One popular Operational Excellence method is Lean.  This month’s featured website is the Lean Enterprise Institute.  Founded by James Womack in the late ‘90s, this non-profit organization promotes lean methods globally. 

On their website you will find a number of resources, including a Knowledge Center that features several dozen free webinars, downloadable templates and presentations.  Check out their website at

SCAMPERing for Good Ideas

Have you ever had a Monday morning where you had to be creative but really didn’t feel like it?  Coming to your rescue is author Michael Michalko.  In his book Thinkertoys, he describes numerous creative thinking tools you can quickly learn – even if you are low on caffeine!  Here is one useful method called SCAMPER:

SCAMPER is a collection of several techniques used to stimulate new ideas or transform a process, product or service into something new:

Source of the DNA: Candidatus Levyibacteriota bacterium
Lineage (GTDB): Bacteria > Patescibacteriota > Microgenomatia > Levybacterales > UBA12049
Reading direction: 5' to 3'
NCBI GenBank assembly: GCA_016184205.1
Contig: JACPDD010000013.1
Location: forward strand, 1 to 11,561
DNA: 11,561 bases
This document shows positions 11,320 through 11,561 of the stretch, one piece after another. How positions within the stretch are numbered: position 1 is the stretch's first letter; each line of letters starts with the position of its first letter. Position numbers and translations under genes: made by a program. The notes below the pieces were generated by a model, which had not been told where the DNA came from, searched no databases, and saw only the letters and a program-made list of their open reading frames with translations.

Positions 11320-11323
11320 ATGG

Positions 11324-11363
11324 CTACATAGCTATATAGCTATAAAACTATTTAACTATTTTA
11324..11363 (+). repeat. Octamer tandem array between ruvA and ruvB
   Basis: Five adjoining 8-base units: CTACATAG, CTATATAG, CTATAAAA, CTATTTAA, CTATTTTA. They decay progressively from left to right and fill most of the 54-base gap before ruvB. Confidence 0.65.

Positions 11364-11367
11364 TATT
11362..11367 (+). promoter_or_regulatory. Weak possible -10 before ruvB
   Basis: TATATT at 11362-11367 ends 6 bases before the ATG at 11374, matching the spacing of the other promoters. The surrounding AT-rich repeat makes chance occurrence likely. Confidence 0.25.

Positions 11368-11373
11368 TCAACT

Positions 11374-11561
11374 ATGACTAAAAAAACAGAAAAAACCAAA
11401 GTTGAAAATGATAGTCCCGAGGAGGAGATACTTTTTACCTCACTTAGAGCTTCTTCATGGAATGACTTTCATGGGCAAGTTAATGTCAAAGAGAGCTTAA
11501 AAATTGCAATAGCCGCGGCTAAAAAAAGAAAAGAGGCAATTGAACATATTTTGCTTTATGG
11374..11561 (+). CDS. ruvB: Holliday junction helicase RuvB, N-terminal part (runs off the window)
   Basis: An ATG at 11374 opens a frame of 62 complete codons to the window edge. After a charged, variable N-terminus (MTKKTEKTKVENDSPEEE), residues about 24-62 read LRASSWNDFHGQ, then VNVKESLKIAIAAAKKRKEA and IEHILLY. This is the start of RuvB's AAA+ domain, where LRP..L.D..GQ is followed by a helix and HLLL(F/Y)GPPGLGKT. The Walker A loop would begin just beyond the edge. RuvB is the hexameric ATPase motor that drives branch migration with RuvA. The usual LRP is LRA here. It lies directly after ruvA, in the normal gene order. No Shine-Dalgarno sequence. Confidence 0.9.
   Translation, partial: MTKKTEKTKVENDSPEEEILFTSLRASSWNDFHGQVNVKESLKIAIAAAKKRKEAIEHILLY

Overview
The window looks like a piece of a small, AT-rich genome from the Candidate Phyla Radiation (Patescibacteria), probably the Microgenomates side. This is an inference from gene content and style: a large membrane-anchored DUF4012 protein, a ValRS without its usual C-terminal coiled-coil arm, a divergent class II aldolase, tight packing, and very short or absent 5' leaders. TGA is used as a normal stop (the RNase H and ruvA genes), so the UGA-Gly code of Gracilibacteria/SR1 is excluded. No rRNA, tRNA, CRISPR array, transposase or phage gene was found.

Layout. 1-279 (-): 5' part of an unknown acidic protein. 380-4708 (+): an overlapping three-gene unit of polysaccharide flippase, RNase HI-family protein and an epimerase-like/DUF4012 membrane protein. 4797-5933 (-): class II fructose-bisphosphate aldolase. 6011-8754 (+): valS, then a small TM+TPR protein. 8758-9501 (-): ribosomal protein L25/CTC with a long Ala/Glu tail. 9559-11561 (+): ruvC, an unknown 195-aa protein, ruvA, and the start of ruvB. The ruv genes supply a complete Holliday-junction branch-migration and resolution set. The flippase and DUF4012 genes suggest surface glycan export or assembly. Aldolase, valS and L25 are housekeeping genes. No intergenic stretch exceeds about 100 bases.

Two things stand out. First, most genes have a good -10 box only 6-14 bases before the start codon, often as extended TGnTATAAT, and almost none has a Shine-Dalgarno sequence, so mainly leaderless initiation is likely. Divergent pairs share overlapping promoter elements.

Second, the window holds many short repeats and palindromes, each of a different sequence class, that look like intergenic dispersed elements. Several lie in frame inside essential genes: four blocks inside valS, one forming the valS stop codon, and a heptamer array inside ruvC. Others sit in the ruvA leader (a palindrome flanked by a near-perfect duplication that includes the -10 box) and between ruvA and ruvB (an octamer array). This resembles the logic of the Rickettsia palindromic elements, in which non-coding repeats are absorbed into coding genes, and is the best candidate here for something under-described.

·         Substitute something (What procedure – or whatever it is – can I substitute for the current one?)

·         Combine it with something else (Create ideas by combining unrelated ideas)

·         Adapt something to it (What can I adapt or copy from someone else?)

·         Modify or Magnify it

·         Put it to some other use

·         Eliminate something (What can I remove from it or stop doing?)

·         Reverse or Rearrange it


“Nothing is more dangerous than an idea when it is the only one we have.”

                                                                   - Roger von Oech